• Location-independent computing characterised by

    • disconnection, movement to a new working location, reconnection

    • type and quality of connection (to home file server) varies

  • Mobile users want access to remotely stored files, regardless of current type of connection.

    • this research is focused on maintaining acceptable file access performance across different forms of connection.

  • The ultimate distributed file system

  • File caching at the client is fundamental to any solution.


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File Caching for Mobile Computing

  • Goal is to provide effective file system service to mobile clients.

  • Optimistic caching of file replicas at the client is a key to availability.

  • Project considered impact on performance of

    • configuration issues, at the client and on the network

    • cache management strategies

    • demand characteristics



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Strongly Connected Operation

  • a high-bandwidth connection is available, over which read and write operations are serviced

  • file caching can improve performance (by reducing latency)

  • the conventional distributed file system


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Disconnected Operation(CODA file system)

  • no connection to home file server

    • users optimisticallyhoard replicas of desired files prior to disconnection

    • all file operations processed in the cache

  • read misses are fatal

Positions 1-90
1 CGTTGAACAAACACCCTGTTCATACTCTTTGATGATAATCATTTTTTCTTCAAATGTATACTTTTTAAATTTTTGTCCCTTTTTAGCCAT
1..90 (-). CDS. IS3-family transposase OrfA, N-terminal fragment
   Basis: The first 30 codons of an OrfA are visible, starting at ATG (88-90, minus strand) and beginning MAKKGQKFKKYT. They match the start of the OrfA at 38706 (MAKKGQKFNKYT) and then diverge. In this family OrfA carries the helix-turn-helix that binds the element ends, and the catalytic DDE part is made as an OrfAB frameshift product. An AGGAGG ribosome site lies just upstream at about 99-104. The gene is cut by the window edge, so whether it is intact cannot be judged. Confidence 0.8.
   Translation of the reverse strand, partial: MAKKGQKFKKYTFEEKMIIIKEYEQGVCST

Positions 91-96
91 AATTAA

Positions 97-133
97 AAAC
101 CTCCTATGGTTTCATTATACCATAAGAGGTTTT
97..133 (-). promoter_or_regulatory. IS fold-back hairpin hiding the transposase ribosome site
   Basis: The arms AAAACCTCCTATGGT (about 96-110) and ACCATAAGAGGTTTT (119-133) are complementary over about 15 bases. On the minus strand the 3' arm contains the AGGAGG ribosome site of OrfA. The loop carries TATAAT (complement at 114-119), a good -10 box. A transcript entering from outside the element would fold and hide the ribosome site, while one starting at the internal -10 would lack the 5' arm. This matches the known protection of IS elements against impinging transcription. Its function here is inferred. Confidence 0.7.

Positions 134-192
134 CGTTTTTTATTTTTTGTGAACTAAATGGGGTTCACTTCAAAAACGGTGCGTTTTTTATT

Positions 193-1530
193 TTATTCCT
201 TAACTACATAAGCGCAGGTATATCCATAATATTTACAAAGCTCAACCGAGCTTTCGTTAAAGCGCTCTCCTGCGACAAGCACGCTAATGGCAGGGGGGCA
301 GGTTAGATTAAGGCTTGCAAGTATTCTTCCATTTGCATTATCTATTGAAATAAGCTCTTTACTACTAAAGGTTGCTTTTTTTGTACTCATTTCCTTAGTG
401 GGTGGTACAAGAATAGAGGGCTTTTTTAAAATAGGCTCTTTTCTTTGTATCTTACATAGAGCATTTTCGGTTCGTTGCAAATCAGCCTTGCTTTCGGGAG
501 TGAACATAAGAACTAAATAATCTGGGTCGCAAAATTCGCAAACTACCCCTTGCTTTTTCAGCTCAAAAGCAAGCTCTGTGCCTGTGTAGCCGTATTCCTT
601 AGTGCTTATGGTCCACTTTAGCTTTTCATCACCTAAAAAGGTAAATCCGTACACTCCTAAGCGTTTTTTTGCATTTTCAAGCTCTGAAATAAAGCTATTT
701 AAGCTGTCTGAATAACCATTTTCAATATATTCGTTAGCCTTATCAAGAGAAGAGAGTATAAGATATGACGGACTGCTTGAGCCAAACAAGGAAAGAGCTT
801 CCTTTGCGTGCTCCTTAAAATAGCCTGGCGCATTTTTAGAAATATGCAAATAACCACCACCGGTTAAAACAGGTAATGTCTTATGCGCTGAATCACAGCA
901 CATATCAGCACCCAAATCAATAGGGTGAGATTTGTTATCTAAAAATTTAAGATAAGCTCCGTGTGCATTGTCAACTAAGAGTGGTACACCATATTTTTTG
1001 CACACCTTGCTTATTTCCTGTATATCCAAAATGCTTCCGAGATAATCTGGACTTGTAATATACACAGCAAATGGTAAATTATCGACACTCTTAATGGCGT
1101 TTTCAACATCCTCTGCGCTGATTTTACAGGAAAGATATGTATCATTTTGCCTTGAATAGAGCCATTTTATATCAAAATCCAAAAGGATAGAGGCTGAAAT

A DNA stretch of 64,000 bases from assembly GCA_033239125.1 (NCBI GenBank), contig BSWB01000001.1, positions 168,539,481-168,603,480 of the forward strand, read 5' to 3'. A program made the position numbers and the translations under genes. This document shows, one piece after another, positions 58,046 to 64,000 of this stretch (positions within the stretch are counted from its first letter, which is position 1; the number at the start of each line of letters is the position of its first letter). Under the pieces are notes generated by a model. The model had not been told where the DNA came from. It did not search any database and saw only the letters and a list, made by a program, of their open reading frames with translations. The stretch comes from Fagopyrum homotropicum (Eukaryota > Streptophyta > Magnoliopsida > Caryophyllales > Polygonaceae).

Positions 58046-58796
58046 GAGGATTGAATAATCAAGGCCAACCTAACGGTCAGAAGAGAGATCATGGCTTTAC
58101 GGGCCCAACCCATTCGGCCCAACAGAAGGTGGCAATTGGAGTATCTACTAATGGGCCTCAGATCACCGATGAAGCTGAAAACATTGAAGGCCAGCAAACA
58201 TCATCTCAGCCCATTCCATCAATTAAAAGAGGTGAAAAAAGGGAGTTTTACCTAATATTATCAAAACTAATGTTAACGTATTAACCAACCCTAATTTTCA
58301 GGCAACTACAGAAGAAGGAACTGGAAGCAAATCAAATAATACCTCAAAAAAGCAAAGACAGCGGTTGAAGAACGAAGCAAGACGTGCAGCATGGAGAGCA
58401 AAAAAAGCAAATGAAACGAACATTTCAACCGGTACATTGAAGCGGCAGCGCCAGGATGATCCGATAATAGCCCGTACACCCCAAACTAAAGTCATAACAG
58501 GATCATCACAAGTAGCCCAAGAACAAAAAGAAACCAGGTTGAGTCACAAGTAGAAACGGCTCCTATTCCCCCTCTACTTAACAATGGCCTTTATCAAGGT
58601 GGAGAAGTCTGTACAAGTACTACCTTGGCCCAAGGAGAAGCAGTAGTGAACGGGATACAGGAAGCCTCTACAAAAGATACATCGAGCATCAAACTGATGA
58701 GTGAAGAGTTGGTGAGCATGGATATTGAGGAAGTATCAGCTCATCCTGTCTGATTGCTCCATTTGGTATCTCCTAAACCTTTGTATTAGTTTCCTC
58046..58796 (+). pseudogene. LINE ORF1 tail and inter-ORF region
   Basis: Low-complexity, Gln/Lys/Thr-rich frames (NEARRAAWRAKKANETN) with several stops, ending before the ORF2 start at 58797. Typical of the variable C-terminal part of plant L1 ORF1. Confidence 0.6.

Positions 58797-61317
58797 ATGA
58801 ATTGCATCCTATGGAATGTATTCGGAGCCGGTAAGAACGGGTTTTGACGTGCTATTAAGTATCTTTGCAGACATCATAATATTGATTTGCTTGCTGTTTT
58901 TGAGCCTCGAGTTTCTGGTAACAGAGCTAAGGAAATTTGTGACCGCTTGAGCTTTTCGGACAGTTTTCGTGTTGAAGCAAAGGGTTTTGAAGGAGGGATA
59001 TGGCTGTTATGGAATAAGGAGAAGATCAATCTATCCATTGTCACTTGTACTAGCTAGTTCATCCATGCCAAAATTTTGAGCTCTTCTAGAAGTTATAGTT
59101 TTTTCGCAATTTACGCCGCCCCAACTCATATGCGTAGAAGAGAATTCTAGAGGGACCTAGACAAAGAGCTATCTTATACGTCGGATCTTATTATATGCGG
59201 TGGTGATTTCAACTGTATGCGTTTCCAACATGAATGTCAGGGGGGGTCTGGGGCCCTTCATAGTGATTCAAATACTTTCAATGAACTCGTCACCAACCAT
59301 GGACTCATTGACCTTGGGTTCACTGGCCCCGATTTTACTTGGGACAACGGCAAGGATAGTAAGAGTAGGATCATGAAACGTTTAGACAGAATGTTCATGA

• updates to file system are logged at the client

  • upon reconnection, replay of logged events reintegrates changes with home file system


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Weakly Connected Operation

  • a low-bandwidth connection is available

  • read misses are no longer fatal

  • asynchronous write backs provide for reintegration of logged changes with home file system, but must share the bandwidth available with reads

  • reads should have priority


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Project Objectives

  • To investigate performance issues relating to mobility-aware file caching using trace-driven simulations.

    • configuration parameters:

      • cache unit, cache size, bandwidth available

    • policy parameters:

      • what to write, when to write, read/write scheduling

    • performance measures


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Lotto

NoWB, PWB

Effect of write-back policy

(10 MB cache)

Resource tradeoff

Sample Results


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Summary of Findings

  • It is possible to provide quite acceptable remote file service to weakly connected mobile clients, even when very little bandwidth is available.

    • Reads can be serviced in a timely manner.

    • Even very simple write-back policies can provide timely reintegration.

    • Requires only reasonably sized caches at the mobile client.


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The Future: Wearable Computers

http://www.media.mit.edu/wearables/

A whole new meaning to the term “smarty pants”


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Concluding Remarks

  • Mobile functionality is available now, but performance remains an issue.

  • What the future holds:

    • Better devices for mobile users.

    • Seamless and transparent mobility.

    • Better mobility infrastructure.

      • Mobile IP everywhere: foreign agent capabilities at conference sites, hotels, airports, ...

      • widespread support for wireless access: base stations on many networks

  • But, there’s still much work to be done to get us there.